December 26, 2013 in Opinion

Editorial: Lawmakers should get something done or just leave early

 

The Spokesman-Review Editorial Board

Members of The Spokesman-Review editorial board help to determine The Spokesman-Review's position on issues of interest to the Inland Northwest. Board members are:

Mothball Olympia in 2014.

Gov. Jay Inslee’s supplemental budget would add all of $110 million to a tab for the 2014-15 biennium of $33.6 billion. Hardly moves the meter.

Many of the individual items contributing to the increase are legal or contractual commitments the Legislature can do little about. Others make discreet investments in efforts to lower school dropout rates, and increase science and technical education instruction from kindergarten into community college. Not much here to stir up a grand debate.

Cost-of-living raises for the state’s teachers and employees again fell to the cutting room floor. Salaries have been frozen since 2008, and educators were venting their frustration before Inslee could state the obvious: The revenue to support salary increases is not there, and projections don’t suggest the money will come anytime soon, certainly not while the Senate remains in the hands of the Republican-dominated bipartisan coalition.

The lawmakers and governor haven’t been able to compromise on a package of projects and funding for Washington’s transportation system, even though all sides acknowledge the need. A possible year-end special session to pass a pre-negotiated transportation bill has been spiked. The probability one might be called before legislators convene to address the supplemental budget is uncertain.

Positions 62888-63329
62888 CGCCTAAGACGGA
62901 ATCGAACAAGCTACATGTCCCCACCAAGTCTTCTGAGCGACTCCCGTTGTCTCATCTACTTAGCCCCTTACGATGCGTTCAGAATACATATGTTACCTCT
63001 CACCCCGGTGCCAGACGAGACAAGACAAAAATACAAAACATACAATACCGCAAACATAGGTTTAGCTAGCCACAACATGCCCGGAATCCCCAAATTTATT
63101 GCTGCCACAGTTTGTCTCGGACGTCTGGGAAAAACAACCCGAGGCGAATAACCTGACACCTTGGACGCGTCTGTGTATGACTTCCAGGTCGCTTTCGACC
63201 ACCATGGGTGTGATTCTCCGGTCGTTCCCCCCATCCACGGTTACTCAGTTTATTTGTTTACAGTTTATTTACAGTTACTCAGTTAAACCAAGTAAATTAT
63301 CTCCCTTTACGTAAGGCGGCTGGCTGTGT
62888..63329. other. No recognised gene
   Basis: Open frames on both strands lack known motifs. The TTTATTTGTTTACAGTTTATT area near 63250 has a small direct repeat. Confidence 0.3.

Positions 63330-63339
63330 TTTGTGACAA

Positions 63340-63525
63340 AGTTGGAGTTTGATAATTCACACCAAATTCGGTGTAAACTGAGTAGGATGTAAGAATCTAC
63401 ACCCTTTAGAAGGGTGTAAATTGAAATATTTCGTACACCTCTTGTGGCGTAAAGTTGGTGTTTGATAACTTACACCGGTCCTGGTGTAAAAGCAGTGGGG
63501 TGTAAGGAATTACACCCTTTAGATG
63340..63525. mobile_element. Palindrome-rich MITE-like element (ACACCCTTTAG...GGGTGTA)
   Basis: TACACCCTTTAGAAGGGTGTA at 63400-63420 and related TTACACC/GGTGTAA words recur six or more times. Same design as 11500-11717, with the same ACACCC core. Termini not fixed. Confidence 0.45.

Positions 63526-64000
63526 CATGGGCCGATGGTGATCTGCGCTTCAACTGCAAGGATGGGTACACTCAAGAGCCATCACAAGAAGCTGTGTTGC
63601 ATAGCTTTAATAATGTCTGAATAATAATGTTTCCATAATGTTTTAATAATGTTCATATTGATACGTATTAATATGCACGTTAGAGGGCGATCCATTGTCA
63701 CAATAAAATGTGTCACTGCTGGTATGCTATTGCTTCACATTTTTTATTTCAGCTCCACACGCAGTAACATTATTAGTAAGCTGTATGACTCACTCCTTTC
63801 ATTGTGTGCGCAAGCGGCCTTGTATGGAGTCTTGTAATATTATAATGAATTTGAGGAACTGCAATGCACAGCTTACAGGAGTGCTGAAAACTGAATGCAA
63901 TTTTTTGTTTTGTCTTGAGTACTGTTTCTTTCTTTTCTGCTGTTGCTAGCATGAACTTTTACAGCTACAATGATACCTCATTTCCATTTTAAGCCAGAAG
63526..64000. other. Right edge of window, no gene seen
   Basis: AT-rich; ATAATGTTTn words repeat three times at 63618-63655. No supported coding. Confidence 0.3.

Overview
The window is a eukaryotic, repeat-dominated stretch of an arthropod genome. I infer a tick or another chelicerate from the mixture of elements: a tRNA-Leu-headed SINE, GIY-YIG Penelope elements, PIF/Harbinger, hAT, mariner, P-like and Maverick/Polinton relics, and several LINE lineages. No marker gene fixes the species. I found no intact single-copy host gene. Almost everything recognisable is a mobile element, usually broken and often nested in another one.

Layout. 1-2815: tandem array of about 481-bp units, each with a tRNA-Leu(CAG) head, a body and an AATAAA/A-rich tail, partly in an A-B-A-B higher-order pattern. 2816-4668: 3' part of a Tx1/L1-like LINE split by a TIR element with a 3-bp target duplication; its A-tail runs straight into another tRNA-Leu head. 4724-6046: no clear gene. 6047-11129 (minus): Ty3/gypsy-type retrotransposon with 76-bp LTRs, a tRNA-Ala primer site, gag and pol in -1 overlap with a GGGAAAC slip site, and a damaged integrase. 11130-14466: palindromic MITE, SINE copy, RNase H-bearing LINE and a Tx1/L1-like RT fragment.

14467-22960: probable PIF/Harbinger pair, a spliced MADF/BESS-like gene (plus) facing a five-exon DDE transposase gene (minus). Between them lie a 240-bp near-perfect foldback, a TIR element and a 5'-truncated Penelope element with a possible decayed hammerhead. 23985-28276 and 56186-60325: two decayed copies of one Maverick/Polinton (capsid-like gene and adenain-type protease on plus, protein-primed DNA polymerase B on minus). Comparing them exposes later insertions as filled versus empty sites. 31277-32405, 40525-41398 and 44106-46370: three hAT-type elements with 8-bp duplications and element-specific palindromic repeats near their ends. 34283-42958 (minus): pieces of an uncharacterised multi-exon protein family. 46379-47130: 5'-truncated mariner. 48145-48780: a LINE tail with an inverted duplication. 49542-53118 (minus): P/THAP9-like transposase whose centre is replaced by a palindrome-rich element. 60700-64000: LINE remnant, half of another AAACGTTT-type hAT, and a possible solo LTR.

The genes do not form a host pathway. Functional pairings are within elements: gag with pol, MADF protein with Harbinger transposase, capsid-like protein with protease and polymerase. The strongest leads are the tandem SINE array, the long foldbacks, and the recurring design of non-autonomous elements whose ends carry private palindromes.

If transportation cannot be dealt with separately, odds of passage in even light legislative traffic may diminish as the session goes on.

And then there is the pending Boeing Co. decision on siting of a 777X production facility. Legislators in November did manage to rally to yet another tax package for the project – worth $9 billion through 2040 – but nothing may come of those concessions if the Machinists union will not accept a contract that freezes pensions.

Boeing officials say they expect to make a choice by the end of January. The Machinists are expected to vote next week.

Expect an epic round of finger-pointing if Boeing takes a walk, with its ugly consequences for a Washington economy that has so far managed only a weak recovery from the recession, according to the latest report from the Economic and Revenue Forecast Council.

No matter the call by Boeing, passage of a transportation bill would be the only major business item for the Legislature, although resolution of a dispute between the state and federal government on management of mental health programs could get sticky. The heavy lifting will resume in 2015, when Inslee and the Legislature will again have to boost education spending enough to satisfy a watchful Washington Supreme Court.

At least the 2014 session will begin without a deficit. With four-year budgeting now a requirement, damaging swings – up and down – should be a thing of the past. A Legislature that did not punch out until the end of June this year should be out of Olympia in a few weeks if member ambitions go no further than the governor’s.

They should come up with a transportation bill or come home.

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